Believe it or not, whether someone is a morning person or a night owl can depend largely on their genetics. We know, sounds crazy right? But, the natural rhythm of sleep-wake cycles is biologically set in a person by something known as a chronotype.
Simply put, people with early chronotypes are more likely to be morning people, while those with late chronotypes are more likely to be night owls. This can also separate individuals by their ability to work effectively during the morning versus at night. Like, your college roommate who literally bangs out 10-page papers overnight? Chronotypes, baby.
Even still, there are definite actions that can be taken to influence one’s sleep schedule and help make it a habit to rise earlier.
set a goal time for waking and sleeping
The first step of changing your sleep schedule is setting a goal time for when you want to wake up and when you want to sleep. The hardest part is the first few times you wake up early after going to sleep late. However, your fatigue will catch up with you and will eventually force your body to start sleeping earlier.
It is easier to start this process in smaller increments of 30 minutes. Jumping straight into a two-hour time difference can be tough on your body, but slow shifts will make it easier to adjust.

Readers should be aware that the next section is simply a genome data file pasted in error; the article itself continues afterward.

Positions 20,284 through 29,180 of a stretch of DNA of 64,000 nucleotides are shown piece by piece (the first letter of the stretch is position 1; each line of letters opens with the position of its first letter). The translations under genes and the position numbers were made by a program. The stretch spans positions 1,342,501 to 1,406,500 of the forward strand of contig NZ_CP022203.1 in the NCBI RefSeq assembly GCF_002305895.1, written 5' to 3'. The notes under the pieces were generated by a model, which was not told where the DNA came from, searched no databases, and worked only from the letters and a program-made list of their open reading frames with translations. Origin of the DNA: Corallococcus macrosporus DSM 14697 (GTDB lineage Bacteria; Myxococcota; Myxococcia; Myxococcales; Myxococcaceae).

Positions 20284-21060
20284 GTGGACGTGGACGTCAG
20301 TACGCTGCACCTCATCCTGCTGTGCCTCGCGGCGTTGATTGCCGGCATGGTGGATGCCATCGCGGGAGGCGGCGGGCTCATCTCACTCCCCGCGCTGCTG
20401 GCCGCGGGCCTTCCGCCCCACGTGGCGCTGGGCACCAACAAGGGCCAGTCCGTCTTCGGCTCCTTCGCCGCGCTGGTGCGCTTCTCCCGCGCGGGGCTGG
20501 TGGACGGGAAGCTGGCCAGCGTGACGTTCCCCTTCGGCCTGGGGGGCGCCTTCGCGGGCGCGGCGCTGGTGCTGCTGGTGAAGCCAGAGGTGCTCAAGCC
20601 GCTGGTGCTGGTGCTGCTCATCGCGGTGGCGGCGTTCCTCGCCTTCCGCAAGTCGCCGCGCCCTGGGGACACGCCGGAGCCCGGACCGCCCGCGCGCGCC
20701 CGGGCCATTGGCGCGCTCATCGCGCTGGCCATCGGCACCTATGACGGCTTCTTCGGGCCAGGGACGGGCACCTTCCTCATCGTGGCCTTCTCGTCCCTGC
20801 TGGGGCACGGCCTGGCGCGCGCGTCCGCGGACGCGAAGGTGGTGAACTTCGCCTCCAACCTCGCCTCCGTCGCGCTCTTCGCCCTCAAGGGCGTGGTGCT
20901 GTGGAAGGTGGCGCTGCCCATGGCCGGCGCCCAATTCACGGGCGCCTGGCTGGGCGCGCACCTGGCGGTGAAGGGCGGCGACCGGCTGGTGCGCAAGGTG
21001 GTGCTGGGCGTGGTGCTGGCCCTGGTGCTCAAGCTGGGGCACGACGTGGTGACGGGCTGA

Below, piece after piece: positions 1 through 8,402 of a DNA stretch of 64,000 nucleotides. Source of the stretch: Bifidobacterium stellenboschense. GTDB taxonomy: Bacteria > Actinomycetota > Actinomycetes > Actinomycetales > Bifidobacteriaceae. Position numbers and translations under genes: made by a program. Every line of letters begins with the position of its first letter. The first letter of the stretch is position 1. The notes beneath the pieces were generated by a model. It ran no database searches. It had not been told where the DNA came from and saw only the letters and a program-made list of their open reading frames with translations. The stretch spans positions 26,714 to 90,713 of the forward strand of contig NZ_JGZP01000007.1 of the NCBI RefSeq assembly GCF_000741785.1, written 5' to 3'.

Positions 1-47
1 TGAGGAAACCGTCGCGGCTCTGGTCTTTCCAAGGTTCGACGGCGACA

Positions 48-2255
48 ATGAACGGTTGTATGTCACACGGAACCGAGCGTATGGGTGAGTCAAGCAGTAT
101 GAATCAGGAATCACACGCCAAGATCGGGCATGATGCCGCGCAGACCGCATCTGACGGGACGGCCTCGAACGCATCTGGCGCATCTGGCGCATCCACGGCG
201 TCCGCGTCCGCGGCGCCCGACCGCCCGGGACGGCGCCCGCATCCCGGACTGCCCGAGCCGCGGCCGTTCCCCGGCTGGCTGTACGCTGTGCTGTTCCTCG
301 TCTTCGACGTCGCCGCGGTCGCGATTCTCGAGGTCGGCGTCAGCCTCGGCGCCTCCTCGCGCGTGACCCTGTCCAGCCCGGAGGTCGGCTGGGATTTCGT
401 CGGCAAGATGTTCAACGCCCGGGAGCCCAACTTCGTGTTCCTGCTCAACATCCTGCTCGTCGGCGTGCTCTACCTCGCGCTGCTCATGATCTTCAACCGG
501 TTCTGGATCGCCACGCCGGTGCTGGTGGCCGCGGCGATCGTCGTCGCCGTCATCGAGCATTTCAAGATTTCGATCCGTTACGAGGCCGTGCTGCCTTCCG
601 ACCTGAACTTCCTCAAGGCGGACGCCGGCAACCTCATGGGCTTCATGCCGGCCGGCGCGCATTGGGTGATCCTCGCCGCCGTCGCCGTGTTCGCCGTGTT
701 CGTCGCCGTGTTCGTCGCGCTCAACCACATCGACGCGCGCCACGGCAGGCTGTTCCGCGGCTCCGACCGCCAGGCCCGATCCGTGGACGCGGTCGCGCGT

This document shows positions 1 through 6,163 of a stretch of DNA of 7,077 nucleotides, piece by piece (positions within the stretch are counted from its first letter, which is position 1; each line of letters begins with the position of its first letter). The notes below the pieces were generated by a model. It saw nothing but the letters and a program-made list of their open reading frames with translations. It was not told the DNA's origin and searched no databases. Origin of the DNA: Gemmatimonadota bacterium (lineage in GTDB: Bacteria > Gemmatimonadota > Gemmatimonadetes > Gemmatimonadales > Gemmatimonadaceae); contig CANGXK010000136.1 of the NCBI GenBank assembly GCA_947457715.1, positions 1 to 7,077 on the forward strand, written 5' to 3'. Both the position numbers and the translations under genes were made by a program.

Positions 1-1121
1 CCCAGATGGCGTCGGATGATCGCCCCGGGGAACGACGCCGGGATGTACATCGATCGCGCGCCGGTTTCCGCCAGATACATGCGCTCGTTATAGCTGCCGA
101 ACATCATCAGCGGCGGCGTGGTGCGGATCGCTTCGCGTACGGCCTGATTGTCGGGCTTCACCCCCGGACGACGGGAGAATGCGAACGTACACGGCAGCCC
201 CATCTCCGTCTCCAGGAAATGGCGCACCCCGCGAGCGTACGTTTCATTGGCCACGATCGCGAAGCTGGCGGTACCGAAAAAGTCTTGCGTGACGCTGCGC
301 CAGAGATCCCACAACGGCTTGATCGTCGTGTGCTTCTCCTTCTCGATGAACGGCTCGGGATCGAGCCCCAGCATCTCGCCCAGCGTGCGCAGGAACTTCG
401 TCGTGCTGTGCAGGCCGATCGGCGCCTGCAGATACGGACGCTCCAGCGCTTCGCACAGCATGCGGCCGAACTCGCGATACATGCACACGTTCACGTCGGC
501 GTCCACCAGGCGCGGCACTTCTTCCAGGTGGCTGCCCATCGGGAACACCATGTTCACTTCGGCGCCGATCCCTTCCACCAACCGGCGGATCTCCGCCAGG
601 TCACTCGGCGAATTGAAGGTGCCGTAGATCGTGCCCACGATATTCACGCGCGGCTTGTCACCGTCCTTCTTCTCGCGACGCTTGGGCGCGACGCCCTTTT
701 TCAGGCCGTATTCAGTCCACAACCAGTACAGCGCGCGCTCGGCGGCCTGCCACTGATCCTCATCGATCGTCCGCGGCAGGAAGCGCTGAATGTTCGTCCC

reduce your exposure to light before bed
Exposing yourself to light late at night can mess with your body’s circadian rhythm. This is why it is important not to use electronic devices for a minimum of one hour before you are meant to sleep. So yes, lock away that phone and step away from the iPad.
At the same time, you should increase your exposure to light as soon as you wake up. Standing in the window or going outside can help your body’s circadian rhythm naturally adjust to your new sleep schedule.
no caffeine after 4 pm
We know this one might be a toughie for our caffiends, but try to avoid drinking any beverages with caffeine after 4 pm. The half-life of caffeine is about five hours, which means it can stay in your system for up to 10 hours. Even drinking caffeine in the early afternoon can cause your body to still be fighting its effects when you’re trying to sleep.
Keep your caffeinated drinks in the morning when you can use them to wake up and get your mind more alert. It’s a great tool for those who are not used to waking up early yet and still find it difficult to function.
try to get in some exercise during the day
Working out during the day has been proven to increase sleep quality at night. By getting regular workouts in, your body will be better prepared for sleep when the time comes.
Working out in the morning also helps to increase blood flow and get you more awake.
melatonin before bed
Ask your medical professional if melatonin might be a good option for you. Melatonin is a natural sleep hormone that your body releases when it’s time to rest. You can take melatonin supplements thirty minutes before you want to sleep to help your body naturally adjust to an earlier sleep schedule. They’re also sold pretty much everywhere, so they’re super easy to find.
Melatonin not only decreases the time it takes to fall asleep, but also increases the amount of sleep you get. It’s often much better than other sleep medications that leave you feeling foggy and tired the next day. And they also come in candy gummy form (need we say more)?